By GALEN HOLLEY
A parent of a Grenada school student asked the school board to consider allowing public prayer over the intercom at sporting events, even though the district could be sued for doing so.
David McGregory said that Grenada students collected more than 1,500 signatures in favor of student-led prayer before events like football games. He presented the petition to the school board at its meeting last week.
“This was not prompted by parents,” said McGregory, who spoke calmly and dispassionately to the board for about five minutes. “We don’t want you to think that we’re asking you to step outside the bounds of the law, but the ACLU has deep pockets, and they’re scaring people coming and going, and they’re trying to tear our county to pieces.”
McGregory was referring to a law that Gov. Phil Bryant signed earlier this year that requires public schools to develop policies that will allow students to pray over school intercoms, at assemblies and at sporting events.
While not allowing school-sanctioned prayer, the law permits students to offer public prayer with a disclaimer by the school administration.
There can be no proselytizing, according to the law, and the message must be free of denominational affiliation.
The law Bryant signed follows a 2000 United States Supreme Court ruling that stopped student-led prayers over public address systems at high school football games in Texas.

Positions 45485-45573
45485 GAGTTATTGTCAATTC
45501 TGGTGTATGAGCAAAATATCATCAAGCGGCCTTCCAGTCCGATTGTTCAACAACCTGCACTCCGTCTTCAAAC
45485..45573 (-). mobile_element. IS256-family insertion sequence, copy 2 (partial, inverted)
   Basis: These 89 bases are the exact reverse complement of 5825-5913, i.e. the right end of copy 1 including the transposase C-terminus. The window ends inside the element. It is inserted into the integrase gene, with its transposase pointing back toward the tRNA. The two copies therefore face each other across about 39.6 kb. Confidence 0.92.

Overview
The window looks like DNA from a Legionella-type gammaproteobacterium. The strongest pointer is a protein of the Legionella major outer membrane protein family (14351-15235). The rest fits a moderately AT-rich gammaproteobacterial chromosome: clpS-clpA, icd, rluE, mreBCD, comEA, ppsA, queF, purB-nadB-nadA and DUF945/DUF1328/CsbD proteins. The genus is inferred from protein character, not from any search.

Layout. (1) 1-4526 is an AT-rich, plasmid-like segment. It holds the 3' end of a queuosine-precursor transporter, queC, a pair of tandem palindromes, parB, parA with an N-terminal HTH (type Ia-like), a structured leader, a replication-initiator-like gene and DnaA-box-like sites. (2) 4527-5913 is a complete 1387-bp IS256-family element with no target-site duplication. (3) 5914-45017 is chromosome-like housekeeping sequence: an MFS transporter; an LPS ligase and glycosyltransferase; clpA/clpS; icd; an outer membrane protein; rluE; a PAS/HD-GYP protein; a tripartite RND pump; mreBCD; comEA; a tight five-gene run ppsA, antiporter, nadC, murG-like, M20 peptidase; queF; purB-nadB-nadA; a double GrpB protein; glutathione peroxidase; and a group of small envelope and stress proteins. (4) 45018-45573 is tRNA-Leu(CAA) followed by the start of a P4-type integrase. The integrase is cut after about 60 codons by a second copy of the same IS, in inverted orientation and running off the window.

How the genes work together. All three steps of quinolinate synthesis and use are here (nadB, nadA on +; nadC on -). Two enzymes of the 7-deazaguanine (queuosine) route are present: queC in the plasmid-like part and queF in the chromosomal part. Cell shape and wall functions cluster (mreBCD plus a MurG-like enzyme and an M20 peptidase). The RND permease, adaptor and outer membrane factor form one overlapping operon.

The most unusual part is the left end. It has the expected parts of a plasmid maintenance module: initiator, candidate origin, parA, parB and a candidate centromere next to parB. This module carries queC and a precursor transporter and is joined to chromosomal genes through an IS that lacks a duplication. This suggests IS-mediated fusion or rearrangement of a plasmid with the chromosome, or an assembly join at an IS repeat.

School districts in Mississippi have been hesitant to allow prayer over the intercom in recent years, because of pressure from the ACLU. Districts throughout the country have considered the Texas ruling definitive.
The bill that Bryant signed earlier this year was viewed by critics as political posturing, not backed by any real legislative or legal foundation. It left school districts exposed to being sued on an individual basis, they said.
“Speaking for myself, I am a Christian, and I seldom attend a meeting that doesn’t begin with prayer,” said Superintendent Dr. David Daigneault. “You’re really preaching to the choir, here. As for the board, they must adhere to the law, and I assure you that we’re paying careful attention to that. The Supreme Court has ruled on this issue, and our board cannot step outside the bounds of that decision. Having said that, the board and I applaud you for speaking about what all of us agree is a worthy cause.”
Board President Tim LeClair agreed.
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